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This is another blog a little bit about books. You will see why. But then again, can there be too many?

I wrote last week about the wonderful world of Rena Gardiner and the beautiful monograph now published on her work by my friends Gracie & Adrian over at Little Toller Books. So, a little while ago, on a Thursday night, Charlie and I had been at a rather strange, lovely evening at beautiful St. Giles House, now being bravely restored by the new Earl of Shaftesbury. Lovely, because it was a fine concert being played by a superb pianist in the beautiful library at St. Giles, recently put together again by my friend Edward Hurst… strange, because it was one of those evenings where Charlie and I didn’t know a soul and there is only so much looking at fireplaces and peering through windows at serene landscapes that you can do before you begin to look a bit odd, in a room crowded with concert-going folk.  Unknown

So during the interval we were standing mumbling quietly to each other over our glasses of champagne commenting on this and that and wondering if we should consider making a dash to the pub for fish and chips instead of staying for the three course dinner… when a very very lovely, smiley, friendly woman walked up and said…. ‘hello, I am pretty certain you’re ben and you know my daughter Gracie, and you MUST be Charlie’.Never was it so welcome to bump into completely new friends.  It was indeed Gracie’s mum, about whom I’d heard so much, and there, in the corner, her lovely dad David. David and Sarah in their own way are part of the history of Dorset, because some forty years ago now they arrived just to the north of Wimborne, and David set up the remarkable Dovecot Press. Anyone who has ever lived in Dorset will doubtless be familiar with their countless, beautiful, modest volumes, nearly all with a fine olive-green dust jacket with quietly distinctive golden yellow and white titles and intriguing images on the cover. When I was growing up in Dorset, everything there was to learn about the county – nature, geology, history and architecture, was contained in books printed by the Dovecot Press. My favourite of all, I think, is David Cecil’s beautifully written Some Dorset Country Houses, which I think you can only buy secondhand. These days, I probably refer to Una Russell & Audrey Grindrod’s Manor Houses of Dorset almost weekly.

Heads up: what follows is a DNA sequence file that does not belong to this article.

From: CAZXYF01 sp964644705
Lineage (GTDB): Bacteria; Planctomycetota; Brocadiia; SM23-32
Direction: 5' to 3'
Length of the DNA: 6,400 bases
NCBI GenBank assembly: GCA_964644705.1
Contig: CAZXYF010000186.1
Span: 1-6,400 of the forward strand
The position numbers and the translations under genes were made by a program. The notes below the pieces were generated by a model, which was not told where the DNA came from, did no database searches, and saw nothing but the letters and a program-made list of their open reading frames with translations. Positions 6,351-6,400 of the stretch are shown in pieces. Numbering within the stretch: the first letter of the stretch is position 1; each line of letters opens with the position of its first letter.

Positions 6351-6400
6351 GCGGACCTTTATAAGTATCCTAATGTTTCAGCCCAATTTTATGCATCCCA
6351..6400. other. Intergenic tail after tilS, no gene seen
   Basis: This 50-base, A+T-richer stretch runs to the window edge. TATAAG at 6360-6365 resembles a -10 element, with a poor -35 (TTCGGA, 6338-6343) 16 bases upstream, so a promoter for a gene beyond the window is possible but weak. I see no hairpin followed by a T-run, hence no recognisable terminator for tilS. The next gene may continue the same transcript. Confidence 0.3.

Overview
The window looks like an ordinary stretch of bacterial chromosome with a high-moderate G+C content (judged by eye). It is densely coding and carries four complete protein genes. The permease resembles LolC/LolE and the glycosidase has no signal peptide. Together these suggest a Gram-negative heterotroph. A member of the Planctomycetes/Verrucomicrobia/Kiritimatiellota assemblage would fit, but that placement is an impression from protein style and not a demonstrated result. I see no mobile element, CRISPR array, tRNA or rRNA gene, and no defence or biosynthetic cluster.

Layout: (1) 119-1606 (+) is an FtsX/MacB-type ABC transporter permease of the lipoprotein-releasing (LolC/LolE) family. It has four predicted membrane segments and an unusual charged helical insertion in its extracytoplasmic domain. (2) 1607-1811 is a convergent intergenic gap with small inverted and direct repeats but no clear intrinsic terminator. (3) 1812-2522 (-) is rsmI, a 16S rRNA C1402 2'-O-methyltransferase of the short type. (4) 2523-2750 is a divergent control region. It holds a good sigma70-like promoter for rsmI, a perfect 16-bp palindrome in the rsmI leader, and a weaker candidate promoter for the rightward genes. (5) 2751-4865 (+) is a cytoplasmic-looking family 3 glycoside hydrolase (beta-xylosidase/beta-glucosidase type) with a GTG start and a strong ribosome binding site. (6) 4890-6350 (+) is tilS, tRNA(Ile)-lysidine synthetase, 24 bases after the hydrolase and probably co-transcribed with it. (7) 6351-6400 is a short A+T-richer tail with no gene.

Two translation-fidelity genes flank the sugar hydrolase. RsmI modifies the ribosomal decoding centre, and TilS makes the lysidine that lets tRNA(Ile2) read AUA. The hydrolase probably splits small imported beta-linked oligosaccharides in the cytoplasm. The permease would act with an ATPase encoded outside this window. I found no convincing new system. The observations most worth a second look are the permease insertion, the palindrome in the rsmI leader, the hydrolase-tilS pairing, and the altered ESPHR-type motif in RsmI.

Well, anyway – we made a plan to meet up and today, on our way to lunch, we called in to see David and Sarah at home.

Tucked into a range of old outbuildings, the press is housed in a beautiful, airy barn of a building whose door is announced by a beautiful Crambe Cordefolia.

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Inside it is airy and serene. ‘oh god’ said David, when I asked if I could pop back to the car and get my camera, ‘I had better tidy up!’.  ‘No don’t’, I replied, ‘please’…. I hate a place that is tidied for photographs and I am sure you do too.

It’s a very beautiful room. Straightforward, practical, but calm and with purpose.
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One wall is lined with rows of the beautiful olive-green book spines that I already mentioned.P1080324 P1080325 P1080326

Everything was needless to say in perfect order. No tidying necessary.
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David’s desk overlooks the garden:P1080328P1080332

A vast collection of Dorset books lines the rest of the shelves:P1080330

And in the opposite corner of the barn, boxes of stock are neatly stacked in place:P1080334

Lovely Shell posters in one corner:P1080339

A comfortable sofa for editorial meetings and snoozes:P1080343

On a table, I spied a copy of the recently re-issued Ashcombe, which tells the beautiful story of Cecil Beaton’s wonderful house on Cranborne Chase. It is one of my favourite books of all time; a breathless, tragic-happy tale of the remarkable life Beaton created in this legendary place and which came to a bitter end after the war. This is another book you must have on your shelf or your bedside table. Original copies are rarer than hen’s teeth. What I love about it is that it takes a very short time to read.  I suspect that if Cecil had been alive today, he would have been a very great instagrammer indeed.P1080345 P1080346